Sunday, November 19, 2006

Ego

I used to bring my ego to things. To everything, in fact. My ego was a constant companion. It was the third person in a relationship. It was infused in all of my work, accomplisments, etc. Part of the reason for this was because at a certain, naive level, I thought that this was all I had. I worked too hard to get to where I was not to have an ego in tow.

It wasn't that I was ever unkind or unfriendly. To the contrary. My ego enabled my extroversion and popularity. I let it convince me that I was a rock star, and everyone should see me as such. Attention and external affirmation was important to me. And, whether personal or professional, I kept careful track of deposits and deficits in the Favor Bank. There was no line between the two...

Perhaps this was a good thing, my ego. Perhaps it was what I needed at the time to protect me from some of the serious fall-outs that life presented. In some ways it kept me from completely losing it when terrible things happened. In other ways, it prevented me from growing. I started to recognize this in the lives of those around me. Ego prevented a lack of growth. In self-absorbtion, there was a lack of introspection. And there is such a thin line between the two. Ah, the irony. One must have such a sharpened, brutally truthful sense of self without being a self-inflated shell.

It just happens that I work in a world of serious ego, in a place where most folks have spent more time reading and acquiring knowledge than actually doing. This frustrates me. The ivory tower is a place that does not necessarily challenge the ego that we all have. Instead, it inflates, it, allows it to grow. I've stopped being like this. All ego, no substance...

In a recent ego-driven squabble with my professional overseer, I flatly stated, "I'm happy to be here, happy to do what I do. I'm proud of the work that I do, but my ego is not attached to it." If only I could describe the look on his face.

"Your what is not attached to this?", he said.

"My ego", I flatly replied.

He made a twisted face, as if to stop himself from laughing at me. It's unconceivable that someone in my world does not have their ego in tow. Of course, I couldn't go into the personal self-discovery I've experienced in my years of working with him. We are trained to rationalize our approaches to these things much like math theorums, where we can only embrace and hold dear the most antiseptic of approaches in our personal relationships.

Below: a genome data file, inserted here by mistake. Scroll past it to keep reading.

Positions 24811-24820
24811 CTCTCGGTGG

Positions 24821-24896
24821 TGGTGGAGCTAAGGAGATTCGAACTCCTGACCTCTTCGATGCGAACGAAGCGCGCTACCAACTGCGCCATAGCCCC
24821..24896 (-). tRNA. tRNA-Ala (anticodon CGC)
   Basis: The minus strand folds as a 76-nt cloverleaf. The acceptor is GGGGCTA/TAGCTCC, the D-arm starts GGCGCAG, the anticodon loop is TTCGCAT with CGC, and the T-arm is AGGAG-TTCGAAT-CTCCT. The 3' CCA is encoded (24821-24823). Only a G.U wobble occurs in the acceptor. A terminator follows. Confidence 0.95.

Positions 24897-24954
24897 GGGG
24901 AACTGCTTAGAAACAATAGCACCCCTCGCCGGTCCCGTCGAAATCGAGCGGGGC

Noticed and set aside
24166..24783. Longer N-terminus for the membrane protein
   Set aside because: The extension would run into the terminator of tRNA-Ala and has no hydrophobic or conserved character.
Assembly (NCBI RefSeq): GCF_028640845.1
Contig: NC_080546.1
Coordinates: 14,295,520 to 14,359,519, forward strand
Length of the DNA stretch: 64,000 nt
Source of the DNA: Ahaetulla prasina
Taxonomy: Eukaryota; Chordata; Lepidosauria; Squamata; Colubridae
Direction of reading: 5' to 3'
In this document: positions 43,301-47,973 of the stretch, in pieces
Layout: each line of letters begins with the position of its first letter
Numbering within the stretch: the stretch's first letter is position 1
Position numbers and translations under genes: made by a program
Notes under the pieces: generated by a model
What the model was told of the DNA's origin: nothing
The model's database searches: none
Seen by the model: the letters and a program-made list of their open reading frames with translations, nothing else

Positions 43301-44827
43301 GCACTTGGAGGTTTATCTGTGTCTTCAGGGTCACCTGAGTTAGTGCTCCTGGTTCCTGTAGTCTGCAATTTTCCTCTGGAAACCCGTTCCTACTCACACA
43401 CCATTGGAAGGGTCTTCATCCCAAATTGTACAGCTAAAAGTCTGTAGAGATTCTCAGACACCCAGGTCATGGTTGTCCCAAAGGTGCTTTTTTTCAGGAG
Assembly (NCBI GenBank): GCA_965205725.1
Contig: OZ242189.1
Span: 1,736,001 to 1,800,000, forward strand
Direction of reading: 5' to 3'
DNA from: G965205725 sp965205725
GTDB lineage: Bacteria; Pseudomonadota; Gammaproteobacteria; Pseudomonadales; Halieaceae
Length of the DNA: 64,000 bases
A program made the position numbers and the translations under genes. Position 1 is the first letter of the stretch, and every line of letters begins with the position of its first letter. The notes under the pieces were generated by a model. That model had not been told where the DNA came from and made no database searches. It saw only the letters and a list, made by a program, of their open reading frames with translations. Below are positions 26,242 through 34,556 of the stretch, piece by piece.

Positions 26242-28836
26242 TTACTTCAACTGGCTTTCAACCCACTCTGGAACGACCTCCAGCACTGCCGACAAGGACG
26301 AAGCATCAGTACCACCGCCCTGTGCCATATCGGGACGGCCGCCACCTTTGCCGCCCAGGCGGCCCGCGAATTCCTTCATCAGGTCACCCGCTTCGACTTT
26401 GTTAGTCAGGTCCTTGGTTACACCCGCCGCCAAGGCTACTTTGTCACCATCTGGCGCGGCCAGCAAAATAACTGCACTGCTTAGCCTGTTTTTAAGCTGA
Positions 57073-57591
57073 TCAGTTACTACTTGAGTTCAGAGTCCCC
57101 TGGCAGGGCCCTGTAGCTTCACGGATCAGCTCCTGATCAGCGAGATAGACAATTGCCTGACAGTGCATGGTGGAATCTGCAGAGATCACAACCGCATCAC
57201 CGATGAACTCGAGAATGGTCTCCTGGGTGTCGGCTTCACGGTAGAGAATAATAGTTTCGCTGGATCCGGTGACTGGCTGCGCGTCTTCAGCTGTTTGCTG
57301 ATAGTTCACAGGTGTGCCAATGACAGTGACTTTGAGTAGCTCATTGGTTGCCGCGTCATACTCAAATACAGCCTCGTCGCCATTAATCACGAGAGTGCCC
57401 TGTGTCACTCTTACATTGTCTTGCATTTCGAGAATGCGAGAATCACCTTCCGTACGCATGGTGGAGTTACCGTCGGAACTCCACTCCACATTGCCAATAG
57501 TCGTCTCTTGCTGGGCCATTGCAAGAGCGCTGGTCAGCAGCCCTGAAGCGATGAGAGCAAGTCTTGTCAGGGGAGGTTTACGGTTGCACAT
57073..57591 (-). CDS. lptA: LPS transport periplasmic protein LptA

Either I've become so jaded that I've stopped caring, or I've actually done a full-speed reversal and rather enjoy the Janus-faced view. Either way, I no longer conflate self-confidence with ego. And I no longer bluster through the self-confidence side of things either. When I don't know the answer, I ask questions. I seek out challenges to my sense of things. It's a weakness not to be honest about our weaknesses. It's a weakness not to ask for help.

The flip side of this, of course, is that either way, I've discovered that I'm not winning friends. A lack of ego is an affront to the system. It's not how things work. God forbid I ask for help or opinion, much less the guidance or expertise of my colleagues. People like us are socially constructed not to work together. We're territorial creatures, and we believe this lie that we tell ourselves to convince ourselves that this sort of behavior is ok and justified. I don't dwell on it or take it personally that many of my colleagues and mentors will never see it like I see it, because there are some that actually do. I manage to carve out a smile and a laugh. I keep my spirits high. It is through warmth and generosity that a good, professional reputation gets built. At the end of the day, these sorts of people have their ego and the lost and frightened voices in their head to go home to, and I actually have people who love, cherish, and help me to silence this costly and extranneous demon of self.

1 comment:

VJ said...

Well now N, that's some might fine description of the academic scene, and one reason why I describe myself as a 'recovering' academic. Happily, I was never too invested in my research, and my prof knew this, and understood it. It's why I liked him. There was simply more to life for him than just study & teaching & learning. His ego was never wrapped up in his work either. If you proved him wrong, he was happy to admit it and incorporate it into his knowledge base. I never had a serious squabble with him either. When I got going, I finished quickly. There was only 1 draft. A few minor corrections, and then they had 2 weeks to read about 300 pages. That was it. The Blitz works. But ego? Not so much involved. But then again I was doing stuff that no one had done before there. Now they do though! And if I had been counting carefully for things in my 'favor bank' it would've kept me from doing much of anything. I give despite getting little or no recognition. Often as not a simple brief smile is the best I can hope for! Cheers & Good Luck, 'VJ'